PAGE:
Locomotion in ornithischian dinosaurs: an assessment using three-dimensional computational modelling, BIOLOGICAL REVIEWS, Vol: 89, Pages: 588-617, ISSN: 1464-7931
- Author Web Link
- Citations: 37
Journal articleSiveter DJ, Briggs DEG, Siveter DJ, et al., 2014,
A Silurian short-great-appendage arthropod, Proceedings of the Royal Society B: Biological Sciences, Vol: 281, Pages: 1-7, ISSN: 0962-8452
A new arthropod, Enalikter aphson gen. et sp. nov., is described from the Silurian (Wenlock Series) Herefordshire Lagerstätte of the UK. It belongs to the Megacheira (=short-great-appendage group), which is recognized here, for the first time, in strata younger than mid-Cambrian age. Discovery of this new Silurian taxon allows us to identify a Devonian megacheiran representative, Bundenbachiellus giganteus from the Hunsrück Slate of Germany. The phylogenetic position of megacheirans is controversial: they have been interpreted as stem chelicerates, or stem euarthropods, but when Enalikter and Bundenbachiellus are added to the most comprehensive morphological database available, a stem euarthropod position is supported. Enalikter represents the only fully three-dimensionally preserved stem-group euarthropod, it falls in the sister clade to the crown-group euarthropods, and it provides new insights surrounding the origin and early evolution of the euarthropods. Recognition of Enalikter and Bundenbachiellus as megacheirans indicates that this major arthropod group survived for nearly 100 Myr beyond the mid-Cambrian.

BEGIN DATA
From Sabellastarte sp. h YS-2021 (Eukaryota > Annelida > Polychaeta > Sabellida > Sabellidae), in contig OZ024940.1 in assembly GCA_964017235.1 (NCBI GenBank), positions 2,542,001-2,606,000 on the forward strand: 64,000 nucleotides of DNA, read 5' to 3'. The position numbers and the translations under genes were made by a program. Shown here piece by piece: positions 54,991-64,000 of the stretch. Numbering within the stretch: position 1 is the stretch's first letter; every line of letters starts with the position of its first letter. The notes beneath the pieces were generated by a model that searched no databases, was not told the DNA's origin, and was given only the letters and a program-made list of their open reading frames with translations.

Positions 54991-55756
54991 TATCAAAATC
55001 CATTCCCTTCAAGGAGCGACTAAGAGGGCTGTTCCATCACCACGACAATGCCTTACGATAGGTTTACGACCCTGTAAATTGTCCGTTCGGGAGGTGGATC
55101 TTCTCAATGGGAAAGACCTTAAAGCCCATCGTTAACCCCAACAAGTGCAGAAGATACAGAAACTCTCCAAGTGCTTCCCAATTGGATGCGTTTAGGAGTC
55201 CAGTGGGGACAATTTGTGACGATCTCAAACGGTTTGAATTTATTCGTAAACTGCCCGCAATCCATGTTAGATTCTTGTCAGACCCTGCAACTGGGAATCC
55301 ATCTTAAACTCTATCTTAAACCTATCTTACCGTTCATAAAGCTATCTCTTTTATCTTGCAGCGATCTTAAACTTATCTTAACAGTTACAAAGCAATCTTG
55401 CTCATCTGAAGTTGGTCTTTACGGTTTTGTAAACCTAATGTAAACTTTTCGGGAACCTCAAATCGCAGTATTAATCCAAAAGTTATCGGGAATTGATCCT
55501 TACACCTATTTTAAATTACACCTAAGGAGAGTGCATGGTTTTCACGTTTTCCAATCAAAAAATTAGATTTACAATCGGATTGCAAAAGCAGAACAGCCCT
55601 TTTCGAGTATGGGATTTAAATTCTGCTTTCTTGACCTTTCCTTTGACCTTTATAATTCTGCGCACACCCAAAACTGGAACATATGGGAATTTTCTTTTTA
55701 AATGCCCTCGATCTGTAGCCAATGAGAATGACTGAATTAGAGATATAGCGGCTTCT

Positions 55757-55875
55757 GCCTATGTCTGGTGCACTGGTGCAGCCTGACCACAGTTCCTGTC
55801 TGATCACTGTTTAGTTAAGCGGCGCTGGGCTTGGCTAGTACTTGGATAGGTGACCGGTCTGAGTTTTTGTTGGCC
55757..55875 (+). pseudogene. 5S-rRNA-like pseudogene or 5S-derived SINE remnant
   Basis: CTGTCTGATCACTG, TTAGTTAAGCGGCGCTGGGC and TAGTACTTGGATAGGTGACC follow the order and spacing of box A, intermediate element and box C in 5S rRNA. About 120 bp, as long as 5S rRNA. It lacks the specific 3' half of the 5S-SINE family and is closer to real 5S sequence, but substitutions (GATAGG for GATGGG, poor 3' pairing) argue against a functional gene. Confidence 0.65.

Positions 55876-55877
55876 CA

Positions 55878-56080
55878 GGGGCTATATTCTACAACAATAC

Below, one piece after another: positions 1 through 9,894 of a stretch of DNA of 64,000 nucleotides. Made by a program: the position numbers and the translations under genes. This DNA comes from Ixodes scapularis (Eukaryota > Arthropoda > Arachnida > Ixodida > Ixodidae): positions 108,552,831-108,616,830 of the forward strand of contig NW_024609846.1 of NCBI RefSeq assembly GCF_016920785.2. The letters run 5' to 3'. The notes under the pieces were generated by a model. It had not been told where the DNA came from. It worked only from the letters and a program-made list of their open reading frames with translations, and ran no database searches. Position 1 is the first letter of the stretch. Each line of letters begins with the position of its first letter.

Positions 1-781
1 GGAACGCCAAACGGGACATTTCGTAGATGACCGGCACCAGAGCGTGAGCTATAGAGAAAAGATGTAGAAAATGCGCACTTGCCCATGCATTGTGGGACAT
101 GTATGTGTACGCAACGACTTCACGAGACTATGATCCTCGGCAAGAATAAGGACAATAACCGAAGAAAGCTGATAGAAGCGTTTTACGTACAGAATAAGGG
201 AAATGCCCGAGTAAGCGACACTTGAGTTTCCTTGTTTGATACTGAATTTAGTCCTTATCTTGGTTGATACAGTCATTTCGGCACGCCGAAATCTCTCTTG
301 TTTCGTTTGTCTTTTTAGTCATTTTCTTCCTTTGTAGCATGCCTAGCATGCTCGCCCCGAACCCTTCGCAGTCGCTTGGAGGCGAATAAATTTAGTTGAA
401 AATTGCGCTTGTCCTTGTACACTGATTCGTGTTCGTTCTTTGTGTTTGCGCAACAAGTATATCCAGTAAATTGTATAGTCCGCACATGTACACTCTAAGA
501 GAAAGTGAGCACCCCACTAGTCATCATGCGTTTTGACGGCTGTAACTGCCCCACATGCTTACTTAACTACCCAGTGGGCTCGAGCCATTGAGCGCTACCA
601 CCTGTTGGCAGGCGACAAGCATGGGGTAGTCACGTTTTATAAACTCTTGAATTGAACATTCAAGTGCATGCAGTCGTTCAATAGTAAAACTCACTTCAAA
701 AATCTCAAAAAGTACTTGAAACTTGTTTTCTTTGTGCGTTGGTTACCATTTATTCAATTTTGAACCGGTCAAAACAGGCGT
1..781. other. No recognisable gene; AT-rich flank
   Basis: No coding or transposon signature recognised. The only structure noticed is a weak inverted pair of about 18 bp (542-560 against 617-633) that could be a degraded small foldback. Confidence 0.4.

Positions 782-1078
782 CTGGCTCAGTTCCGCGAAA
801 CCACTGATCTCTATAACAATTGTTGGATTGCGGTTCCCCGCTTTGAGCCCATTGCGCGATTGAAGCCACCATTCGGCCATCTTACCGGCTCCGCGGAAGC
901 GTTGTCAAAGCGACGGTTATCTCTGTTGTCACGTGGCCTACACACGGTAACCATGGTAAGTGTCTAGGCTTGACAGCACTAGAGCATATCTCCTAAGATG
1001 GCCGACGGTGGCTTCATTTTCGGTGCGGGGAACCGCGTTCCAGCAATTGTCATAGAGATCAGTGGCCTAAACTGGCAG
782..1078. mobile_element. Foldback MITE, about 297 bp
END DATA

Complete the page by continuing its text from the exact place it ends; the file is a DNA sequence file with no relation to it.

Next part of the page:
Journal articleMaidment SCR, Barrett PM, 2014,
Osteological correlates for quadrupedality in ornithischian dinosaurs, ACTA PALAEONTOLOGICA POLONICA, Vol: 59, Pages: 53-70, ISSN: 0567-7920
- Author Web Link
- Citations: 54